A publication of the American Thyroid Association

Summaries for Patients from Clinical Thyroidology (July 2009)
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Thyroid nodule: an abnormal growth of thyroid cells into a lump within the thyroid. While most thyroid nodules are non-cancerous (Benign), ~5% are cancerous.

Thyroid fine needle aspiration biopsy (FNAB): a simple procedure that is done in the doctor’s office to determine if a thyroid nodule is benign (non-cancerous) or cancer. The doctor uses a very thin needle to withdraw cells from the thyroid nodule. Patients usually return home or to work after the biopsy without any ill effects.

Inadequate/Insufficient biopsy: this happens with not enough cells are obtained during the biopsy to provide a diagnosis. This occurs in 5–10% of biopsies. This often results in the need to repeat the biopsy.

Thyroid Ultrasound: a common imaging test used to evaluate the structure of the thyroid gland. Ultrasound uses soundwaves create a picture of the structure of the thyroid gland and accurately identify and characterize nodules within the thyroid. Ultrasound is also frequently used to guide the needle into a nodule during a thyroid nodule biopsy (US-FNAB).

Goiter: a thyroid gland that is enlarged for any reason is called a goiter. A goiter can be seen when the thyroid is overactive, underactive or functioning normally. If there are nodules in the goiter it is called a nodular goiter; if there is more than one nodule it is called a multinodular goiter.

What is the study about?
While thyroid nodules are very common in adults, they are much less common in children. Studies suggest that thyroid nodules occur in about 1–2% of children and adolescents. Fine needle aspiration biopsy (FNAB) is a procedure commonly used to evaluate patients with thyroid nodules to determine if these nodules are cancerous. FNAB has been shown to be very accurate and helpful in selecting those patients who will need surgery. In 5–10% of FNABs, there are not enough cells obtained to make a diagnosis and this is termed an inadequate/insufficient biopsy. Some studies in adults have shown that the number of inadequate/insufficient biopsies decreases when FNAB is done with the help of ultrasound guidance (US-FNAB). No information is available regarding the usefulness of this method in children. This study looks at the value of US-FNAB in the evaluation and treatment of children with thyroid nodules.

The full article title: Izquierdo R, Shankar R, Kort K, Khurana K. Ultrasound-guided fine-needle aspiration in the management of thyroid nodules in children and adolescents. Thyroid 2009;19:703–5.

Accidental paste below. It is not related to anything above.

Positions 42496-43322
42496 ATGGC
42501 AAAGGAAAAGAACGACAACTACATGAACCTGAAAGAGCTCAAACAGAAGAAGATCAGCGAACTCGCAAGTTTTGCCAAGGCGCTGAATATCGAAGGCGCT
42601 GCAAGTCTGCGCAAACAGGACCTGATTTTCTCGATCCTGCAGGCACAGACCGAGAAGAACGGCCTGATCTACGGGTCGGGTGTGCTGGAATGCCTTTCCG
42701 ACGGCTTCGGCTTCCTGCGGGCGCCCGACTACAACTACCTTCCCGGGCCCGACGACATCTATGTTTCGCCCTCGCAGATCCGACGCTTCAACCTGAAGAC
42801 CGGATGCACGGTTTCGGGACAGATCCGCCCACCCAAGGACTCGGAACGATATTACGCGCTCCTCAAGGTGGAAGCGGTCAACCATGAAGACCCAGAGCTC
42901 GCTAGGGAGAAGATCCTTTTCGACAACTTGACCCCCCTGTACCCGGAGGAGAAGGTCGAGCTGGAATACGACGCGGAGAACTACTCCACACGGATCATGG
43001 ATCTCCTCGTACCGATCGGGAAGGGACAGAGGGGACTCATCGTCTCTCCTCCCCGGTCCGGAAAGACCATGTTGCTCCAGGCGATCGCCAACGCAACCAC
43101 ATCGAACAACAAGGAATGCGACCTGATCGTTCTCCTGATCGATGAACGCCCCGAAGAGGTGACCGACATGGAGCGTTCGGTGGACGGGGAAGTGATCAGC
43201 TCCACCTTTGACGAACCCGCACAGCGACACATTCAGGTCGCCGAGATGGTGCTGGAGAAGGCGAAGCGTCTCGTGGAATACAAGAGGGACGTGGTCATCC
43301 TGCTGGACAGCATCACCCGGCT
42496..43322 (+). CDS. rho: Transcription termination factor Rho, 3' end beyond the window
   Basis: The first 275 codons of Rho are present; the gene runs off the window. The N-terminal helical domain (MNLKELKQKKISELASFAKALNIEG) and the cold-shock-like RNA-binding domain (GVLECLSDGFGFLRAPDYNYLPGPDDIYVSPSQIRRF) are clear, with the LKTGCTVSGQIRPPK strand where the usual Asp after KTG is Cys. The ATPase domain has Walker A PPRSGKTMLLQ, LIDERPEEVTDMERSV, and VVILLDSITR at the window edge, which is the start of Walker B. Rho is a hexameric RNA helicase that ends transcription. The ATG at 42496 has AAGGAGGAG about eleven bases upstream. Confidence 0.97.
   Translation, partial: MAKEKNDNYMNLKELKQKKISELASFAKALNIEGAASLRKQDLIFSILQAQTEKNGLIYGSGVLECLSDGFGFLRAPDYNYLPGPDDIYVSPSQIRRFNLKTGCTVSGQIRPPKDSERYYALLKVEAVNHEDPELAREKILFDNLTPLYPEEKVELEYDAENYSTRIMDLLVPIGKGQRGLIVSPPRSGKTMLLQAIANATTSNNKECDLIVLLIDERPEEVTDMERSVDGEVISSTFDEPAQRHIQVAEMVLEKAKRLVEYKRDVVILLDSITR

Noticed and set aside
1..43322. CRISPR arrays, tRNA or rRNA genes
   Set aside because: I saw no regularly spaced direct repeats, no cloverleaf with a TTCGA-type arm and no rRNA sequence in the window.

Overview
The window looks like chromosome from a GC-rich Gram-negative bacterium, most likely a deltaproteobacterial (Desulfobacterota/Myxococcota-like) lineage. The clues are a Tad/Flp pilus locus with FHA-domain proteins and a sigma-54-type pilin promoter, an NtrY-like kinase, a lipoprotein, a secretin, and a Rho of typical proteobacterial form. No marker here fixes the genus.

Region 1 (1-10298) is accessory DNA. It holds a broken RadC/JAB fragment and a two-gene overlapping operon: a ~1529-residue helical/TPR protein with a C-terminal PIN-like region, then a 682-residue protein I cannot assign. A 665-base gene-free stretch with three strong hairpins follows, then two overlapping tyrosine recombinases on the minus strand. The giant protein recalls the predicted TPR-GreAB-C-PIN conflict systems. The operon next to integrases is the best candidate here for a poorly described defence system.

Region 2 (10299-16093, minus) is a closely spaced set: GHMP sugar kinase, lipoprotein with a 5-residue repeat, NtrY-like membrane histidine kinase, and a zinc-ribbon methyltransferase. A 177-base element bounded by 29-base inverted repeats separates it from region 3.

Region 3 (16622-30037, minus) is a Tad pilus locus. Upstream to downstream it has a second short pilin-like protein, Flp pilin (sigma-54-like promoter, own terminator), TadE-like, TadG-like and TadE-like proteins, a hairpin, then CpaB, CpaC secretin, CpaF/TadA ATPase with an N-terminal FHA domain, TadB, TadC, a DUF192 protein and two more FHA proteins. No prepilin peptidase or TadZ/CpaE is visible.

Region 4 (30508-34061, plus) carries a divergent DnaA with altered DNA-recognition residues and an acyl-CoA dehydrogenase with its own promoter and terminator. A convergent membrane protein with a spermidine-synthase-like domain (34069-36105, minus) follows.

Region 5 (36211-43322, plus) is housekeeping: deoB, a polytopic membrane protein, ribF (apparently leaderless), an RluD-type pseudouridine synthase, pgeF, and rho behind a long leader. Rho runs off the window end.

What was the aim of the study?
The aim of this study is to evaluate the usefulness of ultrasound guidance when doing a biopsy of thyroid nodules in children and adolescents.

Who was studied?
The patient group consisted of 42 children and adolescents who had enlargement of their thyroid glands (goiters) or thyroid nodules larger than 1 cm in size on exam who were sent for biopsies of these nodules at a medical center in upstate New York between January of 1999 and October 2006. All these children had US-FNAB of their nodules. Some of these children were sent for surgery based on the results of this biopsy. The results of the US-FNABs done in these children were compared to a previous study of FNABs done without ultrasound guidance published by the same authors.

How was the study done?
The medical records of those 42 children and adolescents, ages between 8 and 19 years, were reviewed. These children had biopsies of nodules that were > 1cm (total 52 biopsies) and these biopsies were all done using the guidance of an ultrasound. Eleven of these children, who had 16 nodules in total, had all or a part of their thyroid glands removed. The results of the biopsy (cytology) were compared with the final results obtained by a pathologist from inspecting the thyroid glands that had been removed. The accuracy of the US-FNA was determined by comparing the results obtained from the ultrasound guided biopsy with the results obtained from inspection of the thyroid glands removed surgically.

What were the results of the study?
The study showed that the accuracy of the diagnosis made from samples obtained by US-FNAB in children was much better than results obtained in the previous study by FNAB without ultrasound guidance. Also, the number of inadequate/insufficient biopsies obtained by US-FNAB (2% of biopsies) was much lower that the FNABs done without ultrasound (11% of biopsies).

How does this compare with other studies?
Previous studies in adults had shown that US-FNAB are more accurate and more helpful in selecting patients that need surgery than FNAB done guided only by palpation of the nodule. However, no studies looking at this had been done in children.

What are the implications of this study?
The use of ultrasound to guide biopsies of thyroid nodules in children and adolescents is more accurate than biopsies guided by palpation only. Ultrasound guidance also reduces the number of inadequate/insufficient results and, therefore, decreases the need to repeat the biopsy. These results are similar to those obtained in adults. When possible, biopsy of thyroid nodules in children and adolescents should be done with ultrasound guidance.

— Regina Castro, MD


Thyroid Nodules:

Thyroid cancer:

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